Tuesday, April 24, 2018

Abandoned Babies Week, #1: "You never forget seeing a dead baby"

    



Daguerreotype of a dead baby, 1840s (Metropolitan Museum of Art)
     
     April is Safe Haven month, a reminder that, for the first 30 days after giving birth, new mothers who cannot care for their infants can leave them, no questions asked, at fire houses, police stations and hospitals. Since the law was passed in 2001, at least 126 babies in Illinois have been sent on their way toward loving homes in this fashion, and saved the risk of dying after being abandoned, as often happens to newborns who are not delivered to a secure location. 
    I've written about the law over the years, and this week will be posting a couple of those columns here. This one was originally headlined "Show your concern over real babies."


     You never forget seeing a dead baby. This one was maybe a month old, perfect features, mouth slightly open, bluish skin, swaddled in a blanket, waiting its turn on a stainless steel table at the Cook County Medical Examiner's office on Harrison Street.
     Nearly 20 years later, I can see the baby as if it were in front of me now. My buddy, the photographer Robert A. Davis, and I were doing a profile of the first Cook County medical examiner, Dr. Robert Stein. We had been watching Dr. Stein work since 5 a.m., and we hadn't flinched at the man who had laid on the floor of a transient hotel for two weeks in the August heat (well, OK, a little flinching when the sheet was first drawn back), or the young guy shot through a lung, or any of the other unfortunates who had been rolled in and cut up.
     But the baby seemed a different matter entirely. Neither Bob nor I had kids yet, but we both must have known they were coming, because something told us that, story or no story, this wasn't a deposit we wanted to make in the old memory banks.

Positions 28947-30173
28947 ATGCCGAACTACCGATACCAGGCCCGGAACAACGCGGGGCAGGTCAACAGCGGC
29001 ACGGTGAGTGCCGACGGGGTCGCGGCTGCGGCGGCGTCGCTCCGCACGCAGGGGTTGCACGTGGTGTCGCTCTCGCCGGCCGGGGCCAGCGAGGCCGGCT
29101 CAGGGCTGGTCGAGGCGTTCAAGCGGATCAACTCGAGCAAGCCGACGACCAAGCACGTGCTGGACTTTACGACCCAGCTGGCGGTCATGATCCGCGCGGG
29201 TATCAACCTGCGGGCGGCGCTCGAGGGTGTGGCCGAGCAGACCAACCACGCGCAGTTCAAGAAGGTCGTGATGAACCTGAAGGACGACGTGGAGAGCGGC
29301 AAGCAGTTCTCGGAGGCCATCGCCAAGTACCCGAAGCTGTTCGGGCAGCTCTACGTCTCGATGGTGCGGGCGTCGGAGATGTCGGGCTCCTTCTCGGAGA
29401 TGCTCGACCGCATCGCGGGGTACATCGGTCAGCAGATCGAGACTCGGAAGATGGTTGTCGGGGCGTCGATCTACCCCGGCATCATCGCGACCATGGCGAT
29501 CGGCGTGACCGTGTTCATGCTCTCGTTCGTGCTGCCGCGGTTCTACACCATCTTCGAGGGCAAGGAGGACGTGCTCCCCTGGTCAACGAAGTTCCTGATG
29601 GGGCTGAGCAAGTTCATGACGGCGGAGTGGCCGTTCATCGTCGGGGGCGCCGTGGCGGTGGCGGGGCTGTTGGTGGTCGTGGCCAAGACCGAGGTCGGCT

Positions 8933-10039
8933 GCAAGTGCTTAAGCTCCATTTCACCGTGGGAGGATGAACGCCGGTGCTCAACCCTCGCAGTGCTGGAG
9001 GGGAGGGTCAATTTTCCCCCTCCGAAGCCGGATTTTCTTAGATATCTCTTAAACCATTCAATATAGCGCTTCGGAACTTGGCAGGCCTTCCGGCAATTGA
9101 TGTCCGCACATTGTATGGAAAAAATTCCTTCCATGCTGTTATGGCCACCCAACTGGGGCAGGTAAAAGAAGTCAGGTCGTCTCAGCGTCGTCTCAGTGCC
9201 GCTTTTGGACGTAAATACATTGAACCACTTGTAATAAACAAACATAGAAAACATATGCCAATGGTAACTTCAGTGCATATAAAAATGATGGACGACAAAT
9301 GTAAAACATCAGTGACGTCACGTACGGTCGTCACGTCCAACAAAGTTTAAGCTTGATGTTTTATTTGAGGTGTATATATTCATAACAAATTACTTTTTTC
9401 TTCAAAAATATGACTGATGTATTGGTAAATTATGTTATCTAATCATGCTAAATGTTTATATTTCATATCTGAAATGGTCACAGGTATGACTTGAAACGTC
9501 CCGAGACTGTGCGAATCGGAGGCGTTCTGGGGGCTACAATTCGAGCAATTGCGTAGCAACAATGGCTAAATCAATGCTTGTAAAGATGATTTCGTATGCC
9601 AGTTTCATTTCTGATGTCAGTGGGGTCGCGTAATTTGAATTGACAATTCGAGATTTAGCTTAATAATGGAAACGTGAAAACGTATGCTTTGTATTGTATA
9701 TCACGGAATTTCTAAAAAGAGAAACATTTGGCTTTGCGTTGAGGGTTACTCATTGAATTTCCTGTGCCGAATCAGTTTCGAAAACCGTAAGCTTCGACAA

"C'mon," I said, nodding toward the door. "Union-mandated coffee break." We left the baby to Dr. Stein.
     I mention this, because when young women abandon their babies, it often means not only a slow, painful death for the baby -- which would be bad enough -- but also a grisly discovery for whatever poor person stumbles upon the baby too late. A dead baby is hard enough to see in the morgue, where you expect it. I can't imagine what it does to a person who opens a trash can and finds one.
     Tuesday is National Safe Haven Day, which Gov. Quinn has declared is Save Abandoned Babies Day in the state.
      Illinois passed a temporary Safe Haven law in 2001, designating hospitals and fire stations as places where new mothers could abandon their unharmed newborns without fear of legal repercussion.
     Originally the babies had to be 3 days old or younger, but after the law was made permanent in 2005, it was expanded to cover infants up to 30 days old, and police stations were included.
     The Save Abandoned Babies Foundation estimates that 55 Illinois infants have been turned over to state care because of the law, including Lilli, whose mother left her at Engine 98's firehouse in 2008.
     "We are so grateful that our daughter's birth mom knew about the law and was brave enough to follow through on that plan," said Lilli's adoptive mom, Carrie, a northwest suburban woman who didn't want her last name used out of privacy concerns.
     "In her case she didn't know she was pregnant, she had delivered the baby at home, and knew enough about the law [that] she knew she would be able to bring her to the fire station."
     Lilli is now 2, and likes baby dolls and books.
     "Lilli has helped make our family complete," said her mother. "She's so, so cute. We couldn't imagine our lives without her."

BLOCK THAT METAPHOR

     The clattering sound you hear is dozens of anti-abortion activists pounding away at their keyboards. "Dear Stinkberg," they write, "how can you even pretend to care about babies when you approve of women murdering their children in the uterus?? Please see the attached 12 color photographs of aforementioned diced children . . . ."